With effect from 1 April 2023, UK companies will be back in a corporation tax regime that includes 'tiered' rates - the exact rate of corporation tax on profits arising after that date will be governed by:
- the amount of profit arising; and
- the number of 'associated companies'
Single standalone companies will pay:
- 19% on profits below £50,000
- 25% on profits above £250,000
- an effective rate of 26.5% on profits falling between these thresholds*
Accounting periods which straddle the 1 April 2023 date will be split into two periods and the profits apportioned; profits attributed to the period up to 31 March 23 will be taxed at 19%; those apportioned to the period from that date will be taxed at the new rates.
The new 'small profits rate' of 19% means that the associated company rules are once more important in calculating the corporation tax due. Where the company in question has one or more associated companies, then the thresholds above are reduced by dividing by the number of associated companies. Where the accounting period straddles 1 April 2023, we are concerned with the number of companies associated at any time from 1 April 2023 through to the end of the accounting period.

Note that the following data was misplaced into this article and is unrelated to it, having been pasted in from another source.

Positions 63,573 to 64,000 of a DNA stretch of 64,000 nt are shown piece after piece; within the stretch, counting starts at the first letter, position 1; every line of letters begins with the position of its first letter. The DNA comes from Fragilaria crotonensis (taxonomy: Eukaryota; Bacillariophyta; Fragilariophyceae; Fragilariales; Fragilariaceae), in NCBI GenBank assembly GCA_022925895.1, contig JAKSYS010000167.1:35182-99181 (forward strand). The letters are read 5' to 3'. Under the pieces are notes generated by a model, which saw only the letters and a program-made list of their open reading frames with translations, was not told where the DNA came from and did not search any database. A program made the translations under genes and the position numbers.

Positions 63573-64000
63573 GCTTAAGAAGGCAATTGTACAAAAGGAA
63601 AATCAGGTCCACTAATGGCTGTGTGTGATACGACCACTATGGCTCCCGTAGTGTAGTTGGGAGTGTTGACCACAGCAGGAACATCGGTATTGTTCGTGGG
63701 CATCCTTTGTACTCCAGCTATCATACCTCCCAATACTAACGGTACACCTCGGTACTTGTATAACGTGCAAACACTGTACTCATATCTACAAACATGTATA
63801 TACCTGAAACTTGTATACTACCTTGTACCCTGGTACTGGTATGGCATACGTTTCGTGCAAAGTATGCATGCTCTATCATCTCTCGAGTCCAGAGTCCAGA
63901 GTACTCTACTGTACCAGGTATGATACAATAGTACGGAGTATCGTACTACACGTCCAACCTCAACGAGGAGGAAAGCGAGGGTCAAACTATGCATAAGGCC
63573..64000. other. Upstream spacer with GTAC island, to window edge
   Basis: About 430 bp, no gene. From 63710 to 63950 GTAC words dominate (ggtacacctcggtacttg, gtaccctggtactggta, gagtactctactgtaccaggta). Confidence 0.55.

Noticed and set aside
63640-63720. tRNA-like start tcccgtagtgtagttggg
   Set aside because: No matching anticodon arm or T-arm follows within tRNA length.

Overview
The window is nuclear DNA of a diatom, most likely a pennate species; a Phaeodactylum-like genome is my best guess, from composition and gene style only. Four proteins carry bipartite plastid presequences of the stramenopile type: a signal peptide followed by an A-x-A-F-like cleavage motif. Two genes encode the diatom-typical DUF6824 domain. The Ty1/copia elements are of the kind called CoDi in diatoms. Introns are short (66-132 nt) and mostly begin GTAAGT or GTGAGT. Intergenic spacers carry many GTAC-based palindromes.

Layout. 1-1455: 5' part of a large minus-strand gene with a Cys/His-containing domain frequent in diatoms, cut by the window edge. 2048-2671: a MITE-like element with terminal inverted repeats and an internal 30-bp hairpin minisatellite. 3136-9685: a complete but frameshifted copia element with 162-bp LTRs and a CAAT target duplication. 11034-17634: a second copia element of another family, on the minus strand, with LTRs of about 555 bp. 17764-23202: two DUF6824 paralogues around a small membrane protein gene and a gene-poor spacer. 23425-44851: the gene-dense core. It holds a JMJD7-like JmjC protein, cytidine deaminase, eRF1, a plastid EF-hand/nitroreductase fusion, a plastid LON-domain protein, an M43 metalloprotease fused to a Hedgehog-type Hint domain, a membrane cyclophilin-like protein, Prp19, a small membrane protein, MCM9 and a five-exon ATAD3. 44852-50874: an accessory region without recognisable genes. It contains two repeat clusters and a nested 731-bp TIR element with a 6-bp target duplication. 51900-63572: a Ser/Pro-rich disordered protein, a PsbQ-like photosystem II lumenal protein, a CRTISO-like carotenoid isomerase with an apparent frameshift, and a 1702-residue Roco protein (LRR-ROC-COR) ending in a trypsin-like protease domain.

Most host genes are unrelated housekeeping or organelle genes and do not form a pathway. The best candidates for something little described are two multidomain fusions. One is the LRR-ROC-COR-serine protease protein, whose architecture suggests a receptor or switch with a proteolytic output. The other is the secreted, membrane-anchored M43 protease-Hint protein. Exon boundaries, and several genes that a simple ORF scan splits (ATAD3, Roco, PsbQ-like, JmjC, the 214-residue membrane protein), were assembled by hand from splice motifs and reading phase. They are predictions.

A company is associated with another if one controls the other or if both companies are under common control. To determine 'control' of a company, it is necessary to look at shares held by a person and their associates - associates would include the individual's spouse, legal partner, ancestors, lineal descendants and siblings. Companies owned by associates of an individual will not however be treated as associated provided the relationship between the companies is not one of 'substantial commercial interdependence'.
Companies which are not UK resident may be counted as associated, irrespective of their tax residence.
Some group companies do not need to be treated as associated, including dormant companies and passive holding companies.
As well as determining the rate of corporation tax, associated companies also need to be considered for the purposes of the quarterly instalment payment regime, because the £1.5m, £10m and £20m thresholds are also to be divided by the number of associated companies. An accounting period straddling 1 April 2023 again has to be split into two notional periods.
Companies going into the large companies instalment regime from 1 April 2023 will be required to make their first instalment payment by 14 October 2023; those subject to the very large companies instalment regime would be due to make their first instalment payment by 14 June 2023.
Companies who may be impacted by the new regime could consider rationalising the number of entities in a group, perhaps to dissolve entities with negligible amounts of activity and/ or to consolidate activities within a small number of companies.
Contact us to discuss any matters discussed in this article.
*(25% on the entire profit, less marginal relief yields an effective rate of 26.5% on profits between £50k and £250k)